Steer clear of asking people who haven't achieved what you want to accomplish for advice, though. At best, if you do, you may get some advice they were given but didn't follow. At worst, you'll waste a lot of time heading down the wrong road.

If you can't find direct connections at first, find them in books. Later when you're on the right track, mentors will find you, or you'll be able to invest in hiring professionals to help you in various areas of your life. I believe that more than anything else, my reading habit and relationship with my mentors have been instrumental in my success. Click here for some books I recommend to get you started.

Speaking of finding mentors, don't forget to sign up for our newsletter if you haven't already! That's what this website and community are all about, helping each other grow in our personal and professional lives.

Find mentors to help you succeed - person giving another a helping hand.

9. Buy Things That Make You More Money

Rich people buy appreciating assets that make them richer.

Poor people buy depreciating assets that make them poorer.

That means investing in things like rental property, businesses, products you can sell, high-quality stocks and bonds, index, and mutual funds in your 401k, Roth IRA, or other investment accounts. A great passive option is a target-date fund from a reputable company like Vanguard or a simple index fund like VTSAX which was mentioned in the book The Simple Path to Wealth by JL Collins.

Most of my increase in net worth this year didn't come from anything crazy, just some mutual funds I purchased over the years that are now compounding rapidly. You can set up a Roth IRA or other investment account through E*Trade, which I use, or use a similar company to start investing. Just start buying stuff that makes you money rather than spending all your hard-earned cash on things that cost you money.

Invest in Increasing Your Income Potential

You will never save up enough to buy a 20 million dollar private jet or a 65 million dollar yacht by pinching pennies. The only way to do that is to increase your income dramatically.

You won't save your way to owning a private jet
Photo by Yuri G. on Unsplash

I've met many multi-millionaires over the years as a former bank director, and those who make $500,000 a year live much differently than those who make $60,000 a year and save up for their entire lifetime to get to that level.

It's easy to believe that you can't improve your situation, but you can significantly increase your income by investing in yourself. Buy some personal development books and start reading. Take some courses, and hire people to help you who are strong where you are weak. Go to college if the numbers make sense for your career path.

Warren Buffett, one of the greatest investors who ever lived in my opinion, put it this way.

Generally speaking, investing in yourself is the best thing you can do. Anything that improves your own talents; nobody can tax it or take it away from you. They can run up huge deficits and the dollar can become worth far less. You can have all kinds of things happen. But if you’ve got talent yourself, and you’ve maximized your talent, you’ve got a tremendous asset that can return ten-fold.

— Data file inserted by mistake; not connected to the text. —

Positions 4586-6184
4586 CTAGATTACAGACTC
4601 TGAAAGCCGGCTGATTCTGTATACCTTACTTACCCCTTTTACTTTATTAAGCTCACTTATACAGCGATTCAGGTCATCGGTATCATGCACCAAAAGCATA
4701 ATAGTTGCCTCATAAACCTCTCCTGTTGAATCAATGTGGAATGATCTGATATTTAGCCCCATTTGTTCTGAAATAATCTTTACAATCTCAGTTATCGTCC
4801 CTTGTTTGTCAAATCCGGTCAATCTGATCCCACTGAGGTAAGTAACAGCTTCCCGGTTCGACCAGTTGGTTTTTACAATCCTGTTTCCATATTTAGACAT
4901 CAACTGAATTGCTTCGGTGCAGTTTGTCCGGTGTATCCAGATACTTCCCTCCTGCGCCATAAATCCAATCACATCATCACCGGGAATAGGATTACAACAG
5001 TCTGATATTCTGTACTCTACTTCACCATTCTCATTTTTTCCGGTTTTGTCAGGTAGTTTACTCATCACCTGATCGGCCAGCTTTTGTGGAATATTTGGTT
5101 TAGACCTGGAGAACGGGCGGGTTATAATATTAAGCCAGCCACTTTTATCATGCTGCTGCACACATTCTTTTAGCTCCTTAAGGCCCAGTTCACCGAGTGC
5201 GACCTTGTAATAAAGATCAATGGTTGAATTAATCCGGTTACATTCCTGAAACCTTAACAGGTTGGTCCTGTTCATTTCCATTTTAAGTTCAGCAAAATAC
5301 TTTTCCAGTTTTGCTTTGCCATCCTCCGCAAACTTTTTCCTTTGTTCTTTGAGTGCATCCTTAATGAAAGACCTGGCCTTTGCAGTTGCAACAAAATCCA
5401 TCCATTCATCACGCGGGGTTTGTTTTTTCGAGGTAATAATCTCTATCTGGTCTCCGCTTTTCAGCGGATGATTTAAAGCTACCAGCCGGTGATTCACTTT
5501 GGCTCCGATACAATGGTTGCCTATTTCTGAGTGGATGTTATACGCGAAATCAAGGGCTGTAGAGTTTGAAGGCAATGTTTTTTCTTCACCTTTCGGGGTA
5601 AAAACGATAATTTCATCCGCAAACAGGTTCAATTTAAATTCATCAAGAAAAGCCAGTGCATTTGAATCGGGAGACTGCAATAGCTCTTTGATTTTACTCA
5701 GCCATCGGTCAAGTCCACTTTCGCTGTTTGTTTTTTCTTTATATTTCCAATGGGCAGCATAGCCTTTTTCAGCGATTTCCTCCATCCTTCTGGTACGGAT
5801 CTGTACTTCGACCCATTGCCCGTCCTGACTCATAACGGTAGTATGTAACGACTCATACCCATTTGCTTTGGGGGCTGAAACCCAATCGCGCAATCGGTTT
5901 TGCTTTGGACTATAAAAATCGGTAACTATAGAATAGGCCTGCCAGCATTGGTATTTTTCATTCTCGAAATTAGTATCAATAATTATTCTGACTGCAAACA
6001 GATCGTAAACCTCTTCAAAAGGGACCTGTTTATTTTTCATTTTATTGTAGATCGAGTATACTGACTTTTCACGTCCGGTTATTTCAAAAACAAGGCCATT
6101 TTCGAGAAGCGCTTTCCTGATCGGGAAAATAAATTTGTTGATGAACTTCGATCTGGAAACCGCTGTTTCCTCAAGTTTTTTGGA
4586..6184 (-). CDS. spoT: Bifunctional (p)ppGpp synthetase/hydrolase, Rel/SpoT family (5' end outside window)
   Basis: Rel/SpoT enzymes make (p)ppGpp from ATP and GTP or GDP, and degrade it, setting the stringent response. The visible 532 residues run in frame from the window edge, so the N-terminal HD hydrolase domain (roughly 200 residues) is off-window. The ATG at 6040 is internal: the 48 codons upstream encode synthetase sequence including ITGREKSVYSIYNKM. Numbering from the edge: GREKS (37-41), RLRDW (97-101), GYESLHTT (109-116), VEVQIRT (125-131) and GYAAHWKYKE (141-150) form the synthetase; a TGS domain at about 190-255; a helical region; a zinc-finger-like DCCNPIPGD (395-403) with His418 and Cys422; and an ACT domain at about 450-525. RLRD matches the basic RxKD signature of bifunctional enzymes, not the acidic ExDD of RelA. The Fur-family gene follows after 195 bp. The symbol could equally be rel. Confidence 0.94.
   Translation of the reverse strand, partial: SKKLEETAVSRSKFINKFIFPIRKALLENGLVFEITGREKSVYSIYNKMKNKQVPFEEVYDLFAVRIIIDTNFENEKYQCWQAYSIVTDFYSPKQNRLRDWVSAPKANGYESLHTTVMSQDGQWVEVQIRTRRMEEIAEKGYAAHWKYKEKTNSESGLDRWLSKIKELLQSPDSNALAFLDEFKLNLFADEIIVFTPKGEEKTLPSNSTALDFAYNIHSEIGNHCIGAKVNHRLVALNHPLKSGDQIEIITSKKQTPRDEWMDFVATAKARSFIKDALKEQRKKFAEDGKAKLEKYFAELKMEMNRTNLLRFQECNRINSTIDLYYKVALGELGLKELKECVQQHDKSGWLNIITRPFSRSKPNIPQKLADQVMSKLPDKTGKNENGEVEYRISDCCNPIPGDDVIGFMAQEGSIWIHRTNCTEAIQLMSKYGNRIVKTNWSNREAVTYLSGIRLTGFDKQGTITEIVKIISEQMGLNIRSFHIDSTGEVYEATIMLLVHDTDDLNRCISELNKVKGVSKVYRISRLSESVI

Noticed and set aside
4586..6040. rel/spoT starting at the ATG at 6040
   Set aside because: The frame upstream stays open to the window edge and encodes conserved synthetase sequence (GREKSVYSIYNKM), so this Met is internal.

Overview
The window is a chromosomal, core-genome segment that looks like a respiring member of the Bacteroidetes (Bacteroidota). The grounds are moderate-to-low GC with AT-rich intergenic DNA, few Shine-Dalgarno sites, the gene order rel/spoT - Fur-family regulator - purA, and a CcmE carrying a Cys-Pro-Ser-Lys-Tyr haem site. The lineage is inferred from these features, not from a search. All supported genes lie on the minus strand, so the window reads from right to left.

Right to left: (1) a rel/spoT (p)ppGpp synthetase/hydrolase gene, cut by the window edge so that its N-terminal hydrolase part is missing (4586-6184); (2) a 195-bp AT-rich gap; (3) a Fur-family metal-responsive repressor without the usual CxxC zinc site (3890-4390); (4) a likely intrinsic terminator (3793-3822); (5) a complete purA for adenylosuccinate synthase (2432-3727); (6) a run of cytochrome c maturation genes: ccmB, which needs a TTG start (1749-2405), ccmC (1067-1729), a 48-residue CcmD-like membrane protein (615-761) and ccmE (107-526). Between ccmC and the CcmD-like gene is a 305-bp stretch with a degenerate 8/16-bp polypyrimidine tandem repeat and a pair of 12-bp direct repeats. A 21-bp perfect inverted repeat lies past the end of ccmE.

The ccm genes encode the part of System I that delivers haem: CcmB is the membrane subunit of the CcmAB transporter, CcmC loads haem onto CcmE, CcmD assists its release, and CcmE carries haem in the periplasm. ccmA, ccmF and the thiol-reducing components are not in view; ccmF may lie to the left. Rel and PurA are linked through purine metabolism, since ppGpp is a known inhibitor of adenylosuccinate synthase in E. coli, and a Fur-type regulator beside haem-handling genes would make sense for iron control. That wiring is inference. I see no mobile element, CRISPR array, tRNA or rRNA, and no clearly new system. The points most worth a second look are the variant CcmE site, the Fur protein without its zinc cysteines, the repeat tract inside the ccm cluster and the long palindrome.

-Warren Buffett, multi-billionaire investor

Invest in yourself! Did you know that $1 invested in yourself today can return $1,000 back each and every year? Read “The Insane Math Behind Investing in Yourself” for more details. How about taking a salary negotiation course?

Education or coaching is one of the few things that you can invest in that can potentially add tens of thousands of dollars to your annual income.

Look for ways to boost your income, not just ways to cut your expenses.

Buying that new car may be the worst investment you can make, as it loses a ton of value as you drive it off the lot, and then continues to go down in value. Don't make that mistake unless you can afford to just throw that money away! If you can, in fact, afford to just throw it away then enjoy your new car! But don't kid yourself that you're making an investment!

Anything that costs you more money in the long term than you get out of it is not an investment, that's an expense. An investment makes you more money than you spent to buy it.

10. Enjoy Life

All the money in the world will bring you no pleasure if you don't take the time to enjoy life. Certainly, money can help buy things like experiences, but if all you are doing is buying possessions, you are not likely to be happy with those for long.

A hospice nurse found 5 common things that people regret at the end of your life (When death draws near, what will I regret?)

Don't make the same mistakes!

Take time to develop and maintain deep relationships with others, go after your dreams, have the courage to express your feelings, let yourself be happy, do the things on this list, and true wealth will find you!

Remember to have fun - sliding
Remember to have fun while you're still young and healthy.

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10 Steps to Creating Wealth: How I Added Six Figures to My Net Worth in a Year While Raising Five Kids


About the Author 

Don Smith

The Personal Growth Channel founder, Don Smith also owns a technology company, has served on the board of directors for multiple companies, and enjoys seeing people achieve their goals. Happily married with five children, he lives in Springfield, Illinois.